The EESC is fully supportive of more far-reaching voluntary schemes in the shape of codes of practice and would like to see them replaced by a joint, European-level scheme along the lines of the one for organic products. This gives consumers choice and lets the market itself show the extent of the interest in raising animal welfare standards beyond the current minimum requirements. The EESC would also like to see a mandatory labelling scheme for EU products, if such practice is compatible with WTO rules. That said, current EU law should be complied with in any case, obviating the need to mention that point specifically on the labelling. For pre-packed chickens, consideration should also be given to the possibility of indicating the production method on the packaging, as is currently done for eggs.


The Commission should, as announced, submit a report based on new scientific evidence, and taking into account additional research and practical experience, in order to further improve the welfare of chickens kept for meat production. The report should also consider the influence of genetic parameters on identified deficiencies. However, the proposal ought to take account of the impact of genetic selection even at this stage, and there is also a need for rules on conditions for parent animals. Work on this front should therefore begin without delay, and should be revised at a later stage if necessary in the light of the slaughtering data. Otherwise, the Commission will only be able to start work once the slaughtering data become available five years after adoption of the directive.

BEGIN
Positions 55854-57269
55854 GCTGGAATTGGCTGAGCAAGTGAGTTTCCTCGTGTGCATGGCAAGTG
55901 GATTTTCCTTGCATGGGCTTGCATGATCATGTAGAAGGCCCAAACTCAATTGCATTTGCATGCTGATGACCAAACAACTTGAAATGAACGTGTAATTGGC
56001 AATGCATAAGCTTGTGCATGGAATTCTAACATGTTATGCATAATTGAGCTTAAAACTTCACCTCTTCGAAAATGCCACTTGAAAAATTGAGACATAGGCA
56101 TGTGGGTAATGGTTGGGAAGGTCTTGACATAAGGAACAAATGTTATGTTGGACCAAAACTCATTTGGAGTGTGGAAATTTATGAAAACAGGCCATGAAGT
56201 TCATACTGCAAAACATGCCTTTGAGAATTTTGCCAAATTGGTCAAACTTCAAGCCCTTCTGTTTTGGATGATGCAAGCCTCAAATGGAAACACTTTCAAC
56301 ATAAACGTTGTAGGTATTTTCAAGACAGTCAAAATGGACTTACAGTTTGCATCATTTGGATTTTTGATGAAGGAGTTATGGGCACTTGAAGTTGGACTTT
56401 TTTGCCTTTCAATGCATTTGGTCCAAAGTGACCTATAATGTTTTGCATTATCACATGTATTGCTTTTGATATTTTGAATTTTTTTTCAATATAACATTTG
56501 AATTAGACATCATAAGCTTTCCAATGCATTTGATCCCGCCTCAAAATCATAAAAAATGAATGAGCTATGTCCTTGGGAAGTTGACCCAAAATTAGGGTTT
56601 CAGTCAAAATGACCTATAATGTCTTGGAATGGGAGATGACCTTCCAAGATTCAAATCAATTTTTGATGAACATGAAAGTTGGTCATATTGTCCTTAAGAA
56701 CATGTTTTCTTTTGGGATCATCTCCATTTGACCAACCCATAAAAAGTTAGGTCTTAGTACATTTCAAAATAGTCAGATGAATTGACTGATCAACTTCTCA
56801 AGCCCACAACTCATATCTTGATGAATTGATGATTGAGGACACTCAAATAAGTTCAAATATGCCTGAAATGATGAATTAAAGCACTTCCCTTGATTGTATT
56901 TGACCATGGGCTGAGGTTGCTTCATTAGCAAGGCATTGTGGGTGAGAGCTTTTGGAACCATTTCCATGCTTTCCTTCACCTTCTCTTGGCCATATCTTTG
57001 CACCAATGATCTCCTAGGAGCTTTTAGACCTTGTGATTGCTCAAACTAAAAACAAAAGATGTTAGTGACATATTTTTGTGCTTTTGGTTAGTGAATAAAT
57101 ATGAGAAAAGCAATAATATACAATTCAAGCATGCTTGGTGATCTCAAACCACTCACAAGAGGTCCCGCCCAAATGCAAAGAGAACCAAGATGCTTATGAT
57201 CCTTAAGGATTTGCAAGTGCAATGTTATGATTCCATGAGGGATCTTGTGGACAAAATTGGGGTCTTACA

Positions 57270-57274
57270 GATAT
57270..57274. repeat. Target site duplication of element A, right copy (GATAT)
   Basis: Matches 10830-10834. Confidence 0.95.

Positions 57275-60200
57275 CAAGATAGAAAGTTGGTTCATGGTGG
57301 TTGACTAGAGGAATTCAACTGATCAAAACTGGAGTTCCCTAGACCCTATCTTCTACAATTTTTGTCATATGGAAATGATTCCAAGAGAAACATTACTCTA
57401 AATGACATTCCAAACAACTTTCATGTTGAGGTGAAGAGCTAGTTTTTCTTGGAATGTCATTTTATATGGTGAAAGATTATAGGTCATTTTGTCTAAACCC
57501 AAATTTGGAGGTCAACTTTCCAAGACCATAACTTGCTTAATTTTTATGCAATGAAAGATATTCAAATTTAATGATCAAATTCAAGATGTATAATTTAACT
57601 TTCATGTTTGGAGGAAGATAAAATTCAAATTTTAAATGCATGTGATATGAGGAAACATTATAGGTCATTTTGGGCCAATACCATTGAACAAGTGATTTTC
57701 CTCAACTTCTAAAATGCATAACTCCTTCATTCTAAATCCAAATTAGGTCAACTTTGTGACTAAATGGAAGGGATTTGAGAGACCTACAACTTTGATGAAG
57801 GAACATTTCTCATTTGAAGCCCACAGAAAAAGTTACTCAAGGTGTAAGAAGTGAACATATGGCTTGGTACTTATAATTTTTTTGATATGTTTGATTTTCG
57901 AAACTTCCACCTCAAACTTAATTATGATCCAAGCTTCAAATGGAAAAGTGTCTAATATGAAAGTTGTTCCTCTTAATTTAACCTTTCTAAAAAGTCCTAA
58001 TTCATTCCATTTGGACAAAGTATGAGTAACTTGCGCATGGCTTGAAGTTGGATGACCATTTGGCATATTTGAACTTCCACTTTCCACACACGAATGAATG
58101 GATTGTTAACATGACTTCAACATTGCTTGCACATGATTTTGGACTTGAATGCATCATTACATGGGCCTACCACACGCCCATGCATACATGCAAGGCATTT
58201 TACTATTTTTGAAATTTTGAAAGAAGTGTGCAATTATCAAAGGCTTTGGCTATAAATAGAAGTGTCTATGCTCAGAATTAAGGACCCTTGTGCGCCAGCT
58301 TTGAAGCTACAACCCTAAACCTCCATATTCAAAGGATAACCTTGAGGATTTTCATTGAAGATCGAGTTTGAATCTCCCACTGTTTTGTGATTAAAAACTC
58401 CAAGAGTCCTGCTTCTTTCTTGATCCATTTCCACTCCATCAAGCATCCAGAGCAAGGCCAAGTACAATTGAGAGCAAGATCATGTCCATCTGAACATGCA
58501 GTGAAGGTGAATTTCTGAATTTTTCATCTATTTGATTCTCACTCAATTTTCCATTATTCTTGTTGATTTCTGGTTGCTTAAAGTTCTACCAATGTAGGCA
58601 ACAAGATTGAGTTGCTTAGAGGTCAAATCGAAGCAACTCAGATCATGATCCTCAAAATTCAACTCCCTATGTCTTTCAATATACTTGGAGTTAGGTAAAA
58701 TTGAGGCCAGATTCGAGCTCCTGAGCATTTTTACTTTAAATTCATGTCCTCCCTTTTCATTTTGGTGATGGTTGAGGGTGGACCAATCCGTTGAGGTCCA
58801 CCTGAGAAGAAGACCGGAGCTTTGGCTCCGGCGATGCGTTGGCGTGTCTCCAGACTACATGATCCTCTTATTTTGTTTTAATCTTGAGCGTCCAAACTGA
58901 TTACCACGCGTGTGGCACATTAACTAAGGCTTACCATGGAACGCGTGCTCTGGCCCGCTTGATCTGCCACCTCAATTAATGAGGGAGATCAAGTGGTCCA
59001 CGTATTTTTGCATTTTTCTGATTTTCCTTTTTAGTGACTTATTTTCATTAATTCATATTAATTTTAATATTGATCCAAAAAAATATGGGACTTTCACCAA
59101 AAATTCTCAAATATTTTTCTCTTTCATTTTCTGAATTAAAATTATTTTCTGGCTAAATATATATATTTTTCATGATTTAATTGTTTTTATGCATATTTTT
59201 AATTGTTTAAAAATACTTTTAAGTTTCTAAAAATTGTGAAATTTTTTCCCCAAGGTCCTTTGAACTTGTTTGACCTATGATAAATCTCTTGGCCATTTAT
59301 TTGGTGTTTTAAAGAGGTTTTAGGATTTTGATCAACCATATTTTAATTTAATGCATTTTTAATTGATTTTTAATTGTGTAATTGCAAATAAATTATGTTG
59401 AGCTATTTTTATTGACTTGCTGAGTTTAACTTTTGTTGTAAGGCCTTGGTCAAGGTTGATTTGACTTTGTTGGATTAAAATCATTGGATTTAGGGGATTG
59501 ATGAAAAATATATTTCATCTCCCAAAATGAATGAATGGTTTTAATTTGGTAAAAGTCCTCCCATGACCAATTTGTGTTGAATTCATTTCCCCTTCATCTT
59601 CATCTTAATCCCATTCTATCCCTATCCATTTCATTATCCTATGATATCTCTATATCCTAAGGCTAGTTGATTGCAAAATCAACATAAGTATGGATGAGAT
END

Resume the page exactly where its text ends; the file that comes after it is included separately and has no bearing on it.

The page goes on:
The EESC recognises that research is a long-term process and that current rules should be adapted to new knowledge and technological developments. At the same time, research in this and in other fields must also be stepped up so as to improve knowledge in areas where it falls short of the mark. This applies, among other things, to the connection between stocking densities and climatic and environmental conditions (8). Biosecurity also merits much greater attention, given the close link between animal health, welfare and the environment, in connection, for instance, with avian influenza (9).

3.   Specific comments


Irrespective of production systems, stocking densities, technical arrangements etc., stockmanship, management and good agricultural practice are of vital importance for animal welfare and health. These factors, and their importance in daily contact with — and care of — animals, cannot, by their very nature, be secured through legislation and monitoring. The provisions of the proposal relating to instructions, guidance, courses, training and inspection at least twice a day should be self-evident in this regard. The EESC is concerned, however, that there are no skills requirements and that training may be replaced by experience irrespective of the kind of experience involved.


Steps must be taken to ensure that any assessment of animal welfare is conducted independently by inspectors with enough training and experience in the field. Similarly, written records should be kept in a uniform way in the Member States.